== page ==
When clients share their success stories, a common theme is that those who land take full advantage of the variety of resources available at the NCWorks Career Centers. Sometimes, another emerging theme is simply the wonder of coincidence. This story of two clients who’ve recently landed illustrates both.
There’s no bigger life crisis than the death of a loved one, and as she attended a funeral, Sheryl Spangler saw an opportunity to use her training as a life coach to help comfort grieving families. Forest Lawn West Funeral and Cremation Service was looking to fill a sales position, and Spangler thought she would be a unique match. Last month, she began her new role as a family services counselor at Forest Lawn.
Spangler wrestled with the decision to re-enter in the workforce, but the idea of having a stable income led her to begin her job search.
“Our family was missing a regular paycheck. My husband got laid off a year-and-a-half ago when his office closed,” she explains. “We tried to budget different things but it wasn’t working. We were getting deeper in debt, and we didn’t like that.”
In July, Spangler visited NCWorks Career Center – W. Morehead Street (WMS) for help revamping her resume. Although it was the first time she had attended a workshop as a client, Spangler’s relationship with the organization goes back to 2010, when she served as a job-search team leader and workshop facilitator.
“I’ve been involved here for a long time. We go all the way back to when it was [known as] ProNet,” she says. “It’s the only place I thought of during my job search when I needed professional development.”
In her new position, Spangler has the flexibility to continue leading the “DISC: Your Secret Interviewing Communication Weapon” workshop at WMS, where participants learn their communication styles and how to use them to peak advantage in job interviews.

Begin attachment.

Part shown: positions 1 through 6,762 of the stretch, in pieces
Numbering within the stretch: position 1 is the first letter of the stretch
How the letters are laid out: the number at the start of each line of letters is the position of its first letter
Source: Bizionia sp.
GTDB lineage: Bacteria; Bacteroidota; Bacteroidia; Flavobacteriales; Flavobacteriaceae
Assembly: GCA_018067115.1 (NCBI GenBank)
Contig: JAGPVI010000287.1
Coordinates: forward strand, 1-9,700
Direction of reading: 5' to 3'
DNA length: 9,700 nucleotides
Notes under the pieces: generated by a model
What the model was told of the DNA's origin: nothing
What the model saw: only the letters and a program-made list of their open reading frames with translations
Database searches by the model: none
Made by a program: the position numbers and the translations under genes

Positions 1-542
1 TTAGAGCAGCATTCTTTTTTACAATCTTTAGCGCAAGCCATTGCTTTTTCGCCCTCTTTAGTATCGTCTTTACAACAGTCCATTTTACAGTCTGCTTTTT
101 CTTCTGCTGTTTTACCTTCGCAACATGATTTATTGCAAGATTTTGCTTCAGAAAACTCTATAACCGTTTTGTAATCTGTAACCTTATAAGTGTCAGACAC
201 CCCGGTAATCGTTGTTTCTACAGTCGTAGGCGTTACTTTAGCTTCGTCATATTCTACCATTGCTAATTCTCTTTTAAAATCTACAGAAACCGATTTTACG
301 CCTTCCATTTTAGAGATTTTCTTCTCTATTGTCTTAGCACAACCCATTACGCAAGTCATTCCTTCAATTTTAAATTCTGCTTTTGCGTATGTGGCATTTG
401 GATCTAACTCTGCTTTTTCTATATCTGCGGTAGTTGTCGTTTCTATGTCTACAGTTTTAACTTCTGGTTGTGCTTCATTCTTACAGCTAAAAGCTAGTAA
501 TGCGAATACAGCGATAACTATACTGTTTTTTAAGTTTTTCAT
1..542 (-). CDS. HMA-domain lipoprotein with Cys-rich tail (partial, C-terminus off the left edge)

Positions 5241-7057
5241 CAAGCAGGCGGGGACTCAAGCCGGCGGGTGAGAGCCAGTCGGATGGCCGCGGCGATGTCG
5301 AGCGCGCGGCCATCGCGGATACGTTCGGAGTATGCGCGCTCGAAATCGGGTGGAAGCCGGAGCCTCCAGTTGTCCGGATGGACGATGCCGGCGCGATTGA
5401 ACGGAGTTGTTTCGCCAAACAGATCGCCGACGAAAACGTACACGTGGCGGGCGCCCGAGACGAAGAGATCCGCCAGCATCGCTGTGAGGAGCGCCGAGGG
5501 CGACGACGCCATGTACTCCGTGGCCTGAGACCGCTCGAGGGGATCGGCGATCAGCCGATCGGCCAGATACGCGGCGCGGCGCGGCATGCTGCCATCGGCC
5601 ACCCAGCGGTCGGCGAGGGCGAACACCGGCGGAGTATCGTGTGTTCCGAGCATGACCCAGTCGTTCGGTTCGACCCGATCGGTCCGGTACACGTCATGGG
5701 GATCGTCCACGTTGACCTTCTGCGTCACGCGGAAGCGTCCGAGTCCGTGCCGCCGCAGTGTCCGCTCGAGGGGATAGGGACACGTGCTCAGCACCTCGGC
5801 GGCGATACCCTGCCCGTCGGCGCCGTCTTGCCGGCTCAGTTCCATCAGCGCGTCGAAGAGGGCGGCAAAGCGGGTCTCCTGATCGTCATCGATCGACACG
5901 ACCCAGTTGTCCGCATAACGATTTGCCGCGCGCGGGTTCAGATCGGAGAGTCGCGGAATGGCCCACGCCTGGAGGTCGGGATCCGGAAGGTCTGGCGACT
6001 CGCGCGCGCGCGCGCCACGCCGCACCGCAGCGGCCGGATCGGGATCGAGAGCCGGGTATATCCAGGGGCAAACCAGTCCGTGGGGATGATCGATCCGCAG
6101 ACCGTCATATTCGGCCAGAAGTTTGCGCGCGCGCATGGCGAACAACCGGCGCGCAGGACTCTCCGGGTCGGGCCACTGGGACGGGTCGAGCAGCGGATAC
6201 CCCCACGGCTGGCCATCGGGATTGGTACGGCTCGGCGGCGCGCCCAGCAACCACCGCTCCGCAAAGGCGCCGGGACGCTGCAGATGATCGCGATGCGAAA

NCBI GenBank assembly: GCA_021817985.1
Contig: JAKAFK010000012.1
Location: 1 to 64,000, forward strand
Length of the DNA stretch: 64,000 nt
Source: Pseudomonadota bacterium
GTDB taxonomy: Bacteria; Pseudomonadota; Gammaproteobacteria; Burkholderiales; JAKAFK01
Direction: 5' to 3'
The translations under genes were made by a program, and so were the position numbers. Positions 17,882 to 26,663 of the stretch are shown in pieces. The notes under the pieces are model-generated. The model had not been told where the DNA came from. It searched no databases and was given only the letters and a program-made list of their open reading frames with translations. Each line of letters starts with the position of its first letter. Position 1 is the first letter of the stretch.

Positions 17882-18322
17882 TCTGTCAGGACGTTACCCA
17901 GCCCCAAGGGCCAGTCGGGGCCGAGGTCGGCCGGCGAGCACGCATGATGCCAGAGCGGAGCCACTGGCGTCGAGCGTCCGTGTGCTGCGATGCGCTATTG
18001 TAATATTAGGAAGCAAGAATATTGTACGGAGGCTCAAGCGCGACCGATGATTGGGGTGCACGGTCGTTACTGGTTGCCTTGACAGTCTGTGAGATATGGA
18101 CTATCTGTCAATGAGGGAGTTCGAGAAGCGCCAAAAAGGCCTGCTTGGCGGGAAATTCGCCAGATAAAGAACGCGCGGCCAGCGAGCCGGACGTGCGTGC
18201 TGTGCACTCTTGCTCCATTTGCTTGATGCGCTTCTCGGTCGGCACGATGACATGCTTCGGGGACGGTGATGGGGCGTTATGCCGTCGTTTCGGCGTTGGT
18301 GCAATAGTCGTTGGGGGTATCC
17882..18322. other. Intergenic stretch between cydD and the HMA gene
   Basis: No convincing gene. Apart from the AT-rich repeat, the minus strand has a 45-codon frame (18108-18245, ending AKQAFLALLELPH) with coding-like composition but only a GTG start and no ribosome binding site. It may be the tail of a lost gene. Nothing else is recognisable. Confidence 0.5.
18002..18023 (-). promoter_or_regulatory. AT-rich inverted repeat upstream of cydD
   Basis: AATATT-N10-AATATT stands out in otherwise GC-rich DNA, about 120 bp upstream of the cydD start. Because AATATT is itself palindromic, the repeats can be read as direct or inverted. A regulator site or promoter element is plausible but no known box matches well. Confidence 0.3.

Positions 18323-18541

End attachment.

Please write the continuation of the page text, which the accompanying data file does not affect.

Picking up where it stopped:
This summer, job-seeker Violet Carter sat in one of Spangler’s DISC workshops. She enjoyed learning about the strengths and challenges of her reserved personality. “DISC helped me realize how I was presenting myself in interviews and how to be comfortable,” Carter says. “It’s so different when you’re on the other side of the table.”
Months earlier, she’d left her human resources position after working in manufacturing for 13 years. Her mother’s illness prompted Carter’s transition, but as things got better, Carter focused on her job search. In her previous role of onboarding new hires, she worked with several training coordinators at the NCWorks Career Centers, so she knew the benefits of being a client. She visited WMS and joined a job-search team. Carter credits volunteer team leader Bob DeMers for encouraging her to take time out of focusing on other people to turn her attention to herself.
“He helped me with not necessarily the tactical part of the job search, but more of the holistic parts, which are taking care of myself, building a support system, letting people know what you want and getting others to help you. It isn’t something that’s natural for me,” she says of DeMers.
Additionally, Carter found support in her team members who told her about job fairs at the NCWorks Career Center – Executive Center Drive (ECD) and insisted they attend together. They shared advice about resumes, workshops and the week-to-week challenges they faced during transition. She also networked with other human resources job-seekers in her job-search team at the Charlotte Area Society for Human Resource Management (SHRM).
Although Carter loved the manufacturing industry, she was interested in exploring other opportunities. She worked closely with Career Coach Anastasia Knight (ECD) to investigate different options.
“I was concerned that I would be limited in the number of industries that I could transition into. Anastasia helped to match me with some of the things I was interested in,” she says.
It wasn’t long before she started getting call-backs for interviews.
“About two months after my interviews, I had two job offers! One was with a manufacturing facility and the other was with the City of Concord. I love manufacturing, but I also realized I had an opportunity to develop some skills and gain some knowledge that I didn’t have before,” she explains.
In August, Carter began her new role as a human resources supervisor with the City of Concord.
“NCWorks Career Centers have tons of resources and they’re invaluable with plugging you into the heartbeat of jobs,” she says. “They have such a wonderful reputation and they attract quality people to devote their time. That made it a trustworthy source for me.”
Landed yourself? Let us know so we can share your story, too!